The Alberta Securities Commission is warning investors to be wary of scams – especially those based on high-profile news stories.
The commission has issued its annual list of investor risks for 2017.
"Just like in the Law and Order TV show, which rips stories from the headlines, so do fraudsters. They will capitalize on the latest crisis such as epidemics like the Zika virus or natural disasters like the earthquake and tsunami," said Alison Trollope, the commission's director of communications and investor education.
"All of a sudden websites will pop up touting companies. Despite being unknown, thinly traded and without revenue or actual products on the market, they'll claim to have a new technology they claim will allow it to dominate the marketplace."
Trollope says a number of companies claimed to be close to developing a Zika virus vaccine last year, while the 2011 nuclear accident in Japan spawned another false claim about the next generation of radiation detectors.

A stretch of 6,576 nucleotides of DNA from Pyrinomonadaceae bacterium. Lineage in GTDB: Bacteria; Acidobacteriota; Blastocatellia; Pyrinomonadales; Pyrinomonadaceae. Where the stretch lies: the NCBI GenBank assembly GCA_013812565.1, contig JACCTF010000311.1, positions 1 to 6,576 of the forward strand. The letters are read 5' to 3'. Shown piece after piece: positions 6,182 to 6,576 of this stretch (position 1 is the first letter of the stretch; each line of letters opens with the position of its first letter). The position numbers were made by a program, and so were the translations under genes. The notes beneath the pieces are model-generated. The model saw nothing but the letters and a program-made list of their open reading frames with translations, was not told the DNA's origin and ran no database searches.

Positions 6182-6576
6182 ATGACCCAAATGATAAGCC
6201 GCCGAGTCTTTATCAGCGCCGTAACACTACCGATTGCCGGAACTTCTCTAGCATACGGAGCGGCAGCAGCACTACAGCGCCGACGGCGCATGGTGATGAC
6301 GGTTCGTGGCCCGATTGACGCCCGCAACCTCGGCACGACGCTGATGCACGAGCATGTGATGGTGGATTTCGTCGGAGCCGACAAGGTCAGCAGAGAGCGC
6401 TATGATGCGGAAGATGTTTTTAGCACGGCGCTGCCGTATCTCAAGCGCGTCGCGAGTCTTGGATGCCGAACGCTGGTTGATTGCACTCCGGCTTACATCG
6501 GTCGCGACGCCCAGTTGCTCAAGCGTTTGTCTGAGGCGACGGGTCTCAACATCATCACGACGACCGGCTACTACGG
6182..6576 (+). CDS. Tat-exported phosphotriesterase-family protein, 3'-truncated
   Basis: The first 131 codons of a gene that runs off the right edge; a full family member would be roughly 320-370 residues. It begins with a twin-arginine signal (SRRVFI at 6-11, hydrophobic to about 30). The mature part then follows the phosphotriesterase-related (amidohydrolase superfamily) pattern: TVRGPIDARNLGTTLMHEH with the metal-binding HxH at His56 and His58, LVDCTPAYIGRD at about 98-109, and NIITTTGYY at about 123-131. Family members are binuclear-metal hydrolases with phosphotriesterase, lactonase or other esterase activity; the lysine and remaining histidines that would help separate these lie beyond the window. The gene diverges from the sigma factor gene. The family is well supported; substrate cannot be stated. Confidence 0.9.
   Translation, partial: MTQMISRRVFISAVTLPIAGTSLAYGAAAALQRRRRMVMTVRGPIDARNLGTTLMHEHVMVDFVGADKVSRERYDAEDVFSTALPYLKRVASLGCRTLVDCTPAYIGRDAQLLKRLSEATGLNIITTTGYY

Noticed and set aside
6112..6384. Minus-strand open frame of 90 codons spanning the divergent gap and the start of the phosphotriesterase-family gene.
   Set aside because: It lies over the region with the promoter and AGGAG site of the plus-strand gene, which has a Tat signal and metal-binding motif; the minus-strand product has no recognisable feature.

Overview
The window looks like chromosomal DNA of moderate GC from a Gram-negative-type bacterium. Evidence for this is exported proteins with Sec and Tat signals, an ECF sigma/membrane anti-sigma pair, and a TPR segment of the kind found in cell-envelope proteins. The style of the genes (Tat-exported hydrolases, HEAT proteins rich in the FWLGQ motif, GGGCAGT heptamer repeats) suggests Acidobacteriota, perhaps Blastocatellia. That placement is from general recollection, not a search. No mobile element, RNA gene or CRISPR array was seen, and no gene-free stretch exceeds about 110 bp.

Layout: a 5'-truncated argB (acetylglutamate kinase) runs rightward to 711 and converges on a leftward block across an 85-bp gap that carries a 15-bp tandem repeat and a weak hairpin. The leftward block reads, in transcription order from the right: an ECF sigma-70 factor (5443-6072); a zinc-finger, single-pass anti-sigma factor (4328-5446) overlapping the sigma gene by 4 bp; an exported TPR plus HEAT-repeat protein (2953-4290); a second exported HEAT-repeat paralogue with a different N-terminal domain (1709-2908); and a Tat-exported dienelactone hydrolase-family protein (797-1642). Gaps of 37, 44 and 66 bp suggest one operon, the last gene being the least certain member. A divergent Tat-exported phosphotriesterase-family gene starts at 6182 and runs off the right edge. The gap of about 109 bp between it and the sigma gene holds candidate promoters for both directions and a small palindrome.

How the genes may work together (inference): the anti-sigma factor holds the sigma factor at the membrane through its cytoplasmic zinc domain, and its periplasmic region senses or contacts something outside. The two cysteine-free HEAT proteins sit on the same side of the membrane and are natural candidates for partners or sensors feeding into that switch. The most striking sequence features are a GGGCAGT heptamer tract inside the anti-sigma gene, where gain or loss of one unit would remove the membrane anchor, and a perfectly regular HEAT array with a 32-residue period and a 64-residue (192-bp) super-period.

Trollope said it's a classic pump-and-dump scheme.
"It's easy to convince people that an investment that answers to a public crisis will be a safe bet, and then those behind the scam will sell their shares at these inflated prices causing the stock to crater," she said.
"By then, the victims realize it was all a scam."
The securities commission is also warning investors to be wary of online advertising and offshore investments. Trollope said sending cash to companies with offices in countries overseas is a red flag for investment fraud.
"Once it's left Canada's borders, if something goes wrong, it essentially is impossible to get your money back."
Trollope said one of the newer concerns involves binary options, in which investors are essentially betting on whether the value of an asset will increase or decrease in a fixed time frame – as little as 10- or 15-minute spans. She said that kind of investing may appear attractive given Alberta's current economic downturn.
But Albertans who fall victim to binary options scams lose, on average, more than $20,000.
"It's understandable that people, if they're feeling uncertain about the economy or uncertain about their financial future, might be more amenable to taking on risk, and fraudsters know that," Trollope said.
"As they take advantage of a crisis, they'll also take advantage of a downturn to their benefit and prey on those who are feeling uncertain."